What is Christina Aguilera feeling emancipated from? you may ask, digging into “Liberation,” her first album in close to six years. One track offers some tantalizing clues. “I ain’t built for no fake shit,” she wails, almost gutturally, over rock guitars and faux crowd noise produced by Anderson .Paak. “It’s good pay,” she additionally points out, but “I can’t move with these chains on me / I had to get free. … This ain’t a game to me.” The song title: “Sick of Sittin’.” Now, if it were any other star expressing an animus toward chairs, we might think she was speaking figuratively. But it doesn’t take much reading between the lines to divine that this openly disenchanted ex-“Voice” jurist really has written one of the few breakup songs ever to celebrate splitting up with a TV show.
There are other titular connotations along the way. Deliverance from the patriarchy, for instance, is the theme of “Fall in Line,” the feminist duet with Demi Lovato that had its live premiere on the recent Billboard Music Awards show. Truth be told, though, Aguilera could have named almost any of her previous records “Liberation,” since she’s usually advancing a reactive narrative every time she releases an album, whether it’s freeing herself from innocent teen pop with “Stripped” or freeing herself from being seen as a rootless sexpot with “Back to Basics” or going electro with “Bionic”; even 2012’s underwhelming “Lotus” was “a rebirth.” The gorgeous cover art for “Liberation” promises another kind of real-deal breakthrough, with the onetime “Naked” singer embracing nakedness in makeup and a freckles-and-all ethos.
The 15-track collection within, though, bears signs that Aguilera didn’t completely settle on what kind of album she wanted to make over the four years she recorded tracks for the project. It’s diffuse enough that when a producer makes a repeat appearance, the results tend to be pretty different from one to the next. Take Kanye West’s two production contributions: “Maria” (which generously samples the 1971 Michael Jackson number of the same name) is a deeply personal, melodramatic, over-the-top scorcher about looking to reclaim the child inside (Maria being Aguilera’s middle name). “Accelerate,” on the other hand, is a peculiar hookup with Ty Dolla $ign and 2 Chainz meant to further establish her hip-hop bona fides — and it sure is a lot more fun, even if it’s by no means a hit, and even if she nearly gets lost in West’s fray.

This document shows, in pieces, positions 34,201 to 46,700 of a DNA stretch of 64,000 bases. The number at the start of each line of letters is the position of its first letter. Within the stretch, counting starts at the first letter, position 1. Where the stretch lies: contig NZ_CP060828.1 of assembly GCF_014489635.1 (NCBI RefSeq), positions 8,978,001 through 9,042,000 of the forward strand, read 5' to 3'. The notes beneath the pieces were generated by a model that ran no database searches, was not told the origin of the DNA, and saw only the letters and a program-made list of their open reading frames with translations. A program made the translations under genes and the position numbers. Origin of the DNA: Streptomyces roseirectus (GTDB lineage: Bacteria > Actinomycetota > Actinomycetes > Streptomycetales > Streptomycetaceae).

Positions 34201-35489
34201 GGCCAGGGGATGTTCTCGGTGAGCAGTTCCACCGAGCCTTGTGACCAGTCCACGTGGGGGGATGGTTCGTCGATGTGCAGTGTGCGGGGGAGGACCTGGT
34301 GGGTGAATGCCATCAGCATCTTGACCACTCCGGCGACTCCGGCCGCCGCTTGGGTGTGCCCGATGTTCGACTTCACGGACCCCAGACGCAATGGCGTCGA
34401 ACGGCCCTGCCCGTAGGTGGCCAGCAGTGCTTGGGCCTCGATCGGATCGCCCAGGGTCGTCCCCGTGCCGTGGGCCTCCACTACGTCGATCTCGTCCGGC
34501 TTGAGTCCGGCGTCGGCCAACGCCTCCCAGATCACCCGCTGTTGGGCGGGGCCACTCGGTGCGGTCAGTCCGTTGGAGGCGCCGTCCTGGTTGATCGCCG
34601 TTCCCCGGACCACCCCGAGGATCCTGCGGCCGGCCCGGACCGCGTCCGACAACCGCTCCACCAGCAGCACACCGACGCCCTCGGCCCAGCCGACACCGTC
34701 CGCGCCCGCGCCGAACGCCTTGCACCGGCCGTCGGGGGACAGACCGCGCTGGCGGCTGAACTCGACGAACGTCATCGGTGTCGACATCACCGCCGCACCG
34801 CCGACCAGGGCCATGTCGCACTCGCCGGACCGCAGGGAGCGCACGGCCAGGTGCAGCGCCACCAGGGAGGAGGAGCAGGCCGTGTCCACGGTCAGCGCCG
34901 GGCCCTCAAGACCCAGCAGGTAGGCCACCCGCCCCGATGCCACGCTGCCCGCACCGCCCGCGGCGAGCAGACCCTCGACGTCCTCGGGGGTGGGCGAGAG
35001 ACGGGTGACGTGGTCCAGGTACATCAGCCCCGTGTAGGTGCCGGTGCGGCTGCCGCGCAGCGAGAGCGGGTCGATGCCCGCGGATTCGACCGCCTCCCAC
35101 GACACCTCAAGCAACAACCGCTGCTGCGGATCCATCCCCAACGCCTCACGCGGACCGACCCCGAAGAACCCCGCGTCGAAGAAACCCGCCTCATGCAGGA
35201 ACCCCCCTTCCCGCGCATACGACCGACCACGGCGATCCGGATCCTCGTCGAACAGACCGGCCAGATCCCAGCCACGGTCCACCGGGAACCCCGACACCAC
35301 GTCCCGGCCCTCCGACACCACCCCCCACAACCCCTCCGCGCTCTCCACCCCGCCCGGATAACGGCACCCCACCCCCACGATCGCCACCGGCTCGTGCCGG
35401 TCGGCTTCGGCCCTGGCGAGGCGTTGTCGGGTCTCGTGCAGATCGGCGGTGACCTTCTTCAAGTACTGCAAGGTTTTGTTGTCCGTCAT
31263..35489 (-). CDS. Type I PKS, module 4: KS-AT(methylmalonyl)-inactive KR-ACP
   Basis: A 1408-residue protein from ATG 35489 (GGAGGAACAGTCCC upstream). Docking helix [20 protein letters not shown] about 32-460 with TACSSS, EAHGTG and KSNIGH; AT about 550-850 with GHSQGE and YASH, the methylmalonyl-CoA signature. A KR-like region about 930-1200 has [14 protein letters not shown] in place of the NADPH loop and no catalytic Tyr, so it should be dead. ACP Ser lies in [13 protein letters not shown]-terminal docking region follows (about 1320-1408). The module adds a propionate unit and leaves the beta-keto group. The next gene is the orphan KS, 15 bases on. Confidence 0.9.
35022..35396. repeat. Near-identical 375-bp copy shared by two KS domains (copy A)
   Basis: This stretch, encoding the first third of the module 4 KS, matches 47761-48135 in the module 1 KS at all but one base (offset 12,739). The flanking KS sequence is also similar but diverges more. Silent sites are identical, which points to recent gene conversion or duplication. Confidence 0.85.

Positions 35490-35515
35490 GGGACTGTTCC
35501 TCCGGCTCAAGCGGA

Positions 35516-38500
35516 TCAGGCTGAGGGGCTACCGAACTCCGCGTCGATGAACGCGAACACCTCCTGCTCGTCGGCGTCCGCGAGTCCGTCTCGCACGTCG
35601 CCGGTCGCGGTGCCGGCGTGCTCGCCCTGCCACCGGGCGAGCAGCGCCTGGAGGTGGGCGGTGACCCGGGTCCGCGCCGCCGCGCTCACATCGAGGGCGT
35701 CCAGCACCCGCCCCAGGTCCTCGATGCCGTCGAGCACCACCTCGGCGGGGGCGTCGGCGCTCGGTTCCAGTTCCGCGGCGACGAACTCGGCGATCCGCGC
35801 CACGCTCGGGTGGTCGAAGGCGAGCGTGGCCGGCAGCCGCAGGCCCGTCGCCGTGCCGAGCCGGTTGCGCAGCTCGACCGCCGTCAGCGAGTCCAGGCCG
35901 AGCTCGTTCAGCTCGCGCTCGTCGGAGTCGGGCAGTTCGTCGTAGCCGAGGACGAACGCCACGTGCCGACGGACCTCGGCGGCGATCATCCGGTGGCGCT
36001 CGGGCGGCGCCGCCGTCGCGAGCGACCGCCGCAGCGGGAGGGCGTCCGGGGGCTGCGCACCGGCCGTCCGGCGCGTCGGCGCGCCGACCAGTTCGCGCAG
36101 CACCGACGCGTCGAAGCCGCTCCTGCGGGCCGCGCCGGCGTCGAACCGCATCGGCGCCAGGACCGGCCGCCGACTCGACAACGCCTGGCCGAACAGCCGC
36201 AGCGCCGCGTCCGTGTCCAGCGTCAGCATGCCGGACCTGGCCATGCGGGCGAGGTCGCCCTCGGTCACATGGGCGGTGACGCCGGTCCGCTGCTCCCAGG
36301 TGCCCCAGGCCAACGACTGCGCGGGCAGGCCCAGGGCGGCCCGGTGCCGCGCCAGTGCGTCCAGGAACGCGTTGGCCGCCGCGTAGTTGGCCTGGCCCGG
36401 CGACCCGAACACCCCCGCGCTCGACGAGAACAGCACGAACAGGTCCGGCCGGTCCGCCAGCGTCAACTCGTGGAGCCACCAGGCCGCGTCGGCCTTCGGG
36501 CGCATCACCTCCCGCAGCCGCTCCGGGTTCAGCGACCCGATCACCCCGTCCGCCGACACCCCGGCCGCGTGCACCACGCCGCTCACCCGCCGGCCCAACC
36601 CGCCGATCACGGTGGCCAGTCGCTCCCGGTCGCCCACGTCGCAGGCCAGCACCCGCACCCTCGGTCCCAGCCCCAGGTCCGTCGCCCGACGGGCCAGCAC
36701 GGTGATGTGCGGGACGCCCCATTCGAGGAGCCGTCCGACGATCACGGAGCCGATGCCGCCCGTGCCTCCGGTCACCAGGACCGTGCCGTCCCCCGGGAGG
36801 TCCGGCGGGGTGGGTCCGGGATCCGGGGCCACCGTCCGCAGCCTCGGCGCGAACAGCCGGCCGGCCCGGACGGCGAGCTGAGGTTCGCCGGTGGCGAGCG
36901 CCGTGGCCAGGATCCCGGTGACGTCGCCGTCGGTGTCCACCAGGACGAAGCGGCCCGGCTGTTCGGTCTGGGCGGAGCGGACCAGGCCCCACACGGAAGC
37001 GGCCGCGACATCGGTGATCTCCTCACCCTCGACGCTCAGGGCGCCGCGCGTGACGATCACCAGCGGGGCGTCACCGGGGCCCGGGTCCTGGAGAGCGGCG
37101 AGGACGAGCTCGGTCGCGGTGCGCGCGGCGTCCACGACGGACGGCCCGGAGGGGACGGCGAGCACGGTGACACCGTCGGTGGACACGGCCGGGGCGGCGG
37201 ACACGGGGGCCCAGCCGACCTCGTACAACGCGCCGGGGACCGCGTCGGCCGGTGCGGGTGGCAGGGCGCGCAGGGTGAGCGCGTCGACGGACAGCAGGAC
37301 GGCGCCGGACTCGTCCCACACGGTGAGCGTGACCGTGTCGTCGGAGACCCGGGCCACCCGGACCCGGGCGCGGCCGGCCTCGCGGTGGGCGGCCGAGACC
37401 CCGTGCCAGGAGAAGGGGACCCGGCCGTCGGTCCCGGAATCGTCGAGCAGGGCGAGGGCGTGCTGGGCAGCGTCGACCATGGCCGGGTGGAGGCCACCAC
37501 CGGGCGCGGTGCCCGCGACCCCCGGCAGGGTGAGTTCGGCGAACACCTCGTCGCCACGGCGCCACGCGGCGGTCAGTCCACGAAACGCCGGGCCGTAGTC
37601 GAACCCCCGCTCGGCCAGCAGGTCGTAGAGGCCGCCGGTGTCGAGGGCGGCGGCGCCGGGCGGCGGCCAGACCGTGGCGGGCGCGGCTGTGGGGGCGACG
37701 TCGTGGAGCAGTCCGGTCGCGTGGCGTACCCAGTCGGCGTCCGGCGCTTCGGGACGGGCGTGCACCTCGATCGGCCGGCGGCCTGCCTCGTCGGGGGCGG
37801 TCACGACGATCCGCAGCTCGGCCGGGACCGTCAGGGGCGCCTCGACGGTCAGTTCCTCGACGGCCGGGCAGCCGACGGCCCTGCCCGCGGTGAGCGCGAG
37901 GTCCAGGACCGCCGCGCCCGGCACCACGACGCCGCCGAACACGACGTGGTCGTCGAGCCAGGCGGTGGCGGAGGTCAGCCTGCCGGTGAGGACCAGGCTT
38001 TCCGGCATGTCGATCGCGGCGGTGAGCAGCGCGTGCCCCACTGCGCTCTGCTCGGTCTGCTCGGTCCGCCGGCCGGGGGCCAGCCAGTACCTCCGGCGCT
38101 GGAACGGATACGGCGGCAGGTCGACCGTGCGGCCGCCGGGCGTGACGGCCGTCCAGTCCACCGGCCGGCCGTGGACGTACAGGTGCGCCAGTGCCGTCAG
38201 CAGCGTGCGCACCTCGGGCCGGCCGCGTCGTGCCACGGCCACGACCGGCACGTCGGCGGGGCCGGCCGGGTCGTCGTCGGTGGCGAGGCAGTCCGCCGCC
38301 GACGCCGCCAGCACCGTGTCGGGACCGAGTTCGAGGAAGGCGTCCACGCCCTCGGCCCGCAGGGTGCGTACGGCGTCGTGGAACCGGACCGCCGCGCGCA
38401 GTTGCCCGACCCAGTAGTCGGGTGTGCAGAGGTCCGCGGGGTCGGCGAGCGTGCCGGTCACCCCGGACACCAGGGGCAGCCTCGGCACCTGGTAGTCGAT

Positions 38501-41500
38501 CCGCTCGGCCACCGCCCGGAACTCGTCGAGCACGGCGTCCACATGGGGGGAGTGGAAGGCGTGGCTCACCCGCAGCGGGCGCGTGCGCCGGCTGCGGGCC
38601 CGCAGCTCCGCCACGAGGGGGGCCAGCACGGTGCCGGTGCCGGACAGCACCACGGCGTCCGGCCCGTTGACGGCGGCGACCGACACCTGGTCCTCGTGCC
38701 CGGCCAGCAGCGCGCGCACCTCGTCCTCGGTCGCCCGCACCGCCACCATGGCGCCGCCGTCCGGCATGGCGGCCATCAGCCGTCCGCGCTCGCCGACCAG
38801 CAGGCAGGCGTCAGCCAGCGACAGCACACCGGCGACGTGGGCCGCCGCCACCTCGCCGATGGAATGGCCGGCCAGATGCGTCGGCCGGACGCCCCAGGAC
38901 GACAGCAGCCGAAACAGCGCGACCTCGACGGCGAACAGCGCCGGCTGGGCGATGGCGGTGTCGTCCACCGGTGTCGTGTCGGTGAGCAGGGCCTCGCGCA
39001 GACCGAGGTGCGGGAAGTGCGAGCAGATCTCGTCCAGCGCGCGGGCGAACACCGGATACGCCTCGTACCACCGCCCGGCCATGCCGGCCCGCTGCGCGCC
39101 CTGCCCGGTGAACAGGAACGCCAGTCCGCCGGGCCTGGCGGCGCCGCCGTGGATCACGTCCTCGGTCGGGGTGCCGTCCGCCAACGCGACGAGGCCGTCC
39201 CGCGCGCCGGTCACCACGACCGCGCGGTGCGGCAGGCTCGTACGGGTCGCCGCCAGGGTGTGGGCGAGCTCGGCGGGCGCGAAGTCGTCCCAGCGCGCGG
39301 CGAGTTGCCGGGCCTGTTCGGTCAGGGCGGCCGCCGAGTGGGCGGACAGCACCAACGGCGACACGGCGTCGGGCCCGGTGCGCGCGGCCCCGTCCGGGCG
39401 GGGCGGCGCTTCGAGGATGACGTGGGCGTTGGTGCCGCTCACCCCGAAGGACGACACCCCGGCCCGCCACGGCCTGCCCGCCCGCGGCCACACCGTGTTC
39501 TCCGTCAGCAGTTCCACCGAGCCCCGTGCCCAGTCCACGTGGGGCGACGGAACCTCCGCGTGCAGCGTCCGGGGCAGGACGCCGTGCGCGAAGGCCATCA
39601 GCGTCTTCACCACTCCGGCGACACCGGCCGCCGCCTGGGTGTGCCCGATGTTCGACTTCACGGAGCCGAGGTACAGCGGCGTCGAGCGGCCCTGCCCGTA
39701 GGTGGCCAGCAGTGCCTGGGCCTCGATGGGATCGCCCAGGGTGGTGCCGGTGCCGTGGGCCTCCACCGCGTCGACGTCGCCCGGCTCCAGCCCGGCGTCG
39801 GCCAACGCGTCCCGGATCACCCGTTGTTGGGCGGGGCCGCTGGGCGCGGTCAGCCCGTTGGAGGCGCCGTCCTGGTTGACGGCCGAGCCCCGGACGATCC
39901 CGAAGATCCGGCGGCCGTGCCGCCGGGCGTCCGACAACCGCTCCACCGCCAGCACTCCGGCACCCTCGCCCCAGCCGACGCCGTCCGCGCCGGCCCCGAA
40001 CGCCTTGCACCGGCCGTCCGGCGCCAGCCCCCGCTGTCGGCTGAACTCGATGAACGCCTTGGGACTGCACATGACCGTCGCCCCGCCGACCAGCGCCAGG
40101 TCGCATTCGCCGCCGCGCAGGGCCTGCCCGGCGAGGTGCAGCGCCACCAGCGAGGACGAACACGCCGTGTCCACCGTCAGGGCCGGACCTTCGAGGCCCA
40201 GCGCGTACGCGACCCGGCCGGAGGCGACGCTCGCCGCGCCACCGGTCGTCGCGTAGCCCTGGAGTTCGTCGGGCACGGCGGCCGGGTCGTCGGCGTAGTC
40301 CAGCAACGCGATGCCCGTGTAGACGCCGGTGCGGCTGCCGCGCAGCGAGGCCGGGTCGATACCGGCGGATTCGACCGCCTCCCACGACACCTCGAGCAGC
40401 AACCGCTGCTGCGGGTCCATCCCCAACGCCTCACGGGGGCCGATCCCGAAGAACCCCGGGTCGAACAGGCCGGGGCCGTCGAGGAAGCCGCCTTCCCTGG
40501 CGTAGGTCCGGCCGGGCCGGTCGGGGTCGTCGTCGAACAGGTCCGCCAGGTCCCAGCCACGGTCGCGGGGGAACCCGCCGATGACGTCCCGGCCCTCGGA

The general rule for “Liberation” is that the less hard Aguilera sounds like she’s trying, the more enjoyable the album is. That certainly applies to the delightful “Right Moves,” an airily erotic piece of pop-dancehall that has the singer extolling the pleasures of doing it “on a glass table,” “on a wood staircase” and “on the cold concrete.” (Maybe that counts as trying too hard, in its fashion, but at least the track itself is painless.) That’s in contrast to the heavy-handedness of the Lovato duet, a well-intended power ballad done in by unclear messages about modesty and empowerment and a distorted male voice that kills the vibe right when you want to hear two of pop’s great vocal power brokers tag-team-slaying it.
But a couple of songs live up to the un-cosmetic cover image. (The self-consciously sassy “Sick of Sittin’,” for all its intrigue value, isn’t one of them.) The scenes-from-a-marriage “Deserve” is very much in the conversational, hash-it-out style of Julia Michaels, who co-wrote it with producer MNEK, but Aguilera easily slips it on for size as if Michaels’ issues are her own. And the token-organic-ballad closer, “Unless It’s With You,” makes you wish she’d done more than one track with Meghan Trainor enabler Ricky Reed. Here, Aguilera, who’s been engaged for more than four years, sings about being marriage-phobic but ready to take the plunge. She makes her hesitant liberation from singlehood sound even more vital than her glorious decampment from a TV seat.
Producers: Nicholas Britell, Kanye West, Che Pope, Anderson .Paak, Mell Beats, GSP, Bryan “Composer” Nelson, Kosine, MNEK, Kirby Lauryen, Mike Dean, Sango, Neenyo, Darhyl “Hey DJ” Camper Jr., Tim Anderson, Ricky Reed, Aguilera
Guest performers: Demi Lovato, Keida, Shenseea, GoldLink, Ty Dolla Sign, 2 Chainz, XNDA